Once you have signed the contract and this has been accepted by the buyer, you will have a defined amount of time during which you need to transfer the deposit. It’s easy to get confused by deposits at this point, here you will be paying a refundable deposit of anywhere between $1,000 and $10,000. This is not the same as the deposit that you have saved to go towards the final payment on the house, which is organised via the lender. The due date for when the deposit must be paid will be on the contract you signed under the guidance of you conveyancer. It is important to know that if you do not pay the deposit by the due date, the seller could take legal action against you.


Tell anyone who has bought a house before that you are in the process of buying a property and they’ll likely ask if you’ve had your “PestBuildLegals” done. Well now you’ve arranged the legal side of things, read on to learn about the next critical steps.

A property may look amazing, but you and even the agent and seller may have no idea what might be lurking under the service.

After the signing of the contract of sale, you will need to arrange a building and pest inspection, preferably by two independent experts. Just like you wouldn’t buy a car without first having it looked over by a mechanic, a building inspection is carried out by a licensed inspector and is designed to give you independent and impartial advice as to the state and condition of the property. They will provide a comprehensive report highlighting any factors such as major structural issues or, in the case of older homes, the suspected presence of asbestos and other hazards. Further to this, your report will also highlight any minor issues and expected ongoing maintenance costs.

As a building inspection report provides a ‘snapshot’ in time, so it is important that you arrange your own current building report. Not only will it give you assurance on the state of the property, but can guide you as to the suitability and guidance for development, extensions or renovations you might have planned. If your report details a major issue, it can provide grounds for the termination of the contract, and your deposit will be refunded.

Ultimately, the building inspection allows you to make an informed decision as to whether to go ahead with purchasing the property.


A pest inspection is carried out when you are purchasing a property to ensure that there are no underlying issues related to pests and provides you with independent unbiased advice. The pest inspection will look for evidence of the presence of termites, white ants, borers and other pests that can significantly affect the value and safety of your property, and could potentially cause you unforeseen costs in the future.


You are responsible for the costs of pest and build inspections. However, they can be a small price to pay to avoid unforeseen repairs that can easily turn your dream home into a nightmare. Do some research or get a quote here to get the best service and value.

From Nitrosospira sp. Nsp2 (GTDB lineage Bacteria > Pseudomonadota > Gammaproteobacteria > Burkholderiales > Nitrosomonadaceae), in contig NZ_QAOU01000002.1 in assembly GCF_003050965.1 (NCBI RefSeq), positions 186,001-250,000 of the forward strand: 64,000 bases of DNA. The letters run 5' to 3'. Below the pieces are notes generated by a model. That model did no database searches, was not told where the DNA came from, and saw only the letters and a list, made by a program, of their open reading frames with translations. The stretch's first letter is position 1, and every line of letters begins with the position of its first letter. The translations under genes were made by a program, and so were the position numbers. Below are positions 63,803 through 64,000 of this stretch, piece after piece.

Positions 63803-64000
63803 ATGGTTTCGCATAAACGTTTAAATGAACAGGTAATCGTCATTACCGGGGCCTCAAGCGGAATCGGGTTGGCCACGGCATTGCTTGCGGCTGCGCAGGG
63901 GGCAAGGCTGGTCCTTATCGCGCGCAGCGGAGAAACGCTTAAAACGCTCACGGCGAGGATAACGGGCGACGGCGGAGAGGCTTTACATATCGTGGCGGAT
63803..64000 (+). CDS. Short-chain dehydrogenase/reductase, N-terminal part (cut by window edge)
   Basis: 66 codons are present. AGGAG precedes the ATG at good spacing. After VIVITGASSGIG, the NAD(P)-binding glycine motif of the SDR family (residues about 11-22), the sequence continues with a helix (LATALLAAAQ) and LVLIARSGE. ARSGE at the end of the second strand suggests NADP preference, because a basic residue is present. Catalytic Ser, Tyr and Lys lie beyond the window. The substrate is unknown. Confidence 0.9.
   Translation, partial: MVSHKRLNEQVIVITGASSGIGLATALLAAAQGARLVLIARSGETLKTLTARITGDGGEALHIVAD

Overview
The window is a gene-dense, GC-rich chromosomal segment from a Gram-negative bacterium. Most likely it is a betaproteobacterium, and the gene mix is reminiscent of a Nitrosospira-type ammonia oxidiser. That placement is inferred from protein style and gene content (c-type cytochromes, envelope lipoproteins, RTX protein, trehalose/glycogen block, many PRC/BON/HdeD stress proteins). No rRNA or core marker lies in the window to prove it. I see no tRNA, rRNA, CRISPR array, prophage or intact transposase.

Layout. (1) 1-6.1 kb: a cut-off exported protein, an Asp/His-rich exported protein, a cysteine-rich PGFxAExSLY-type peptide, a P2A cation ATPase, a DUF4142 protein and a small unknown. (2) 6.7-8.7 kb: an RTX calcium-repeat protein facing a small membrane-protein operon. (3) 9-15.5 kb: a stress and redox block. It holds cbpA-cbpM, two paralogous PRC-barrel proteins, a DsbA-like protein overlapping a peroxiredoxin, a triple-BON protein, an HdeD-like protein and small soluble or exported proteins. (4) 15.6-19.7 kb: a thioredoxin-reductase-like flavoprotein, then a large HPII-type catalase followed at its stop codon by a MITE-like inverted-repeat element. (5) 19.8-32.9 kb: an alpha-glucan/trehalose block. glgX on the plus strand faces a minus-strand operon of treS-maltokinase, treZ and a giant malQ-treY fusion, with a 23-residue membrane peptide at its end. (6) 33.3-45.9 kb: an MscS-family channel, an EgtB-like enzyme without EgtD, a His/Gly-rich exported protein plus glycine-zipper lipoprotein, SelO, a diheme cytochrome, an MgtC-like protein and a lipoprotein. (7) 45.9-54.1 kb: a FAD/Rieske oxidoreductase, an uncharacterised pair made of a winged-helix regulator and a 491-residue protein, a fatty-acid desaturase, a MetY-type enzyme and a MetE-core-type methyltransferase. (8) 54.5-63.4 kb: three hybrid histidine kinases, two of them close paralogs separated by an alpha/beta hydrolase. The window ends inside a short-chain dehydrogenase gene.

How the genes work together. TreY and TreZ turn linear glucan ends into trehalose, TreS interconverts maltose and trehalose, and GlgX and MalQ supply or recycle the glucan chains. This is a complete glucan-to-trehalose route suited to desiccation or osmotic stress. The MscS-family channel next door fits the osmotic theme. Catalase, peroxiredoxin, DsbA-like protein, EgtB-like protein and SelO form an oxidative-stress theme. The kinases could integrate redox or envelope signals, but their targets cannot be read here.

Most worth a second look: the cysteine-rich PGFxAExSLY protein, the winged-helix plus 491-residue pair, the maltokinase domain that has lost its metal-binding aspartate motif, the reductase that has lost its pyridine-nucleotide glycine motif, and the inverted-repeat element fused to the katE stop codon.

When receiving your reports, is important to keep perspective, as it is not uncommon that there will be some minor defects to the home (especially if it is not new), that the seller may not have known. These reports can be used to get quotes for repair, to ensure future costs are manageable, and even to negotiate with the seller. We recommend that you engage specialists who are willing to explain their findings to you. It also a great idea to attend the inspections while they are carried out so the specialist can directly indicate any problems that may be present. Remember, the better informed you are, the better decisions you will make.


Once you have received and are happy with your pest and building reports, your conveyancer will liaise with your lender to ensure that the funds are available in time for settlement day. At this point, you will also have a right to a final inspection of the property to ensure that it remains in the same condition as it was during your prior inspections.


You are almost there! Just 4 small steps to go before your move-in date

  1. This is the day that the buyer (you) transfer the full price of the property less the initial deposit to the buyer. You do not need to attend this in person, as your legal representative will arrange to meet the sellers representative and do this exchange for you.
  2. At the same time, they will ensure that title of the property will be transferred into your name “free from encumbrances” this means that the property is yours without any claim from any third party such as a previous mortgage.
  3. Remember that from the day of settlement, the property is your responsibility. Make sure that you have arranged to have appropriate home and contents insurance to commence on or before this date.
  4. You arrange with the real estate agent to pick up the keys!
Written by Ben Saravia,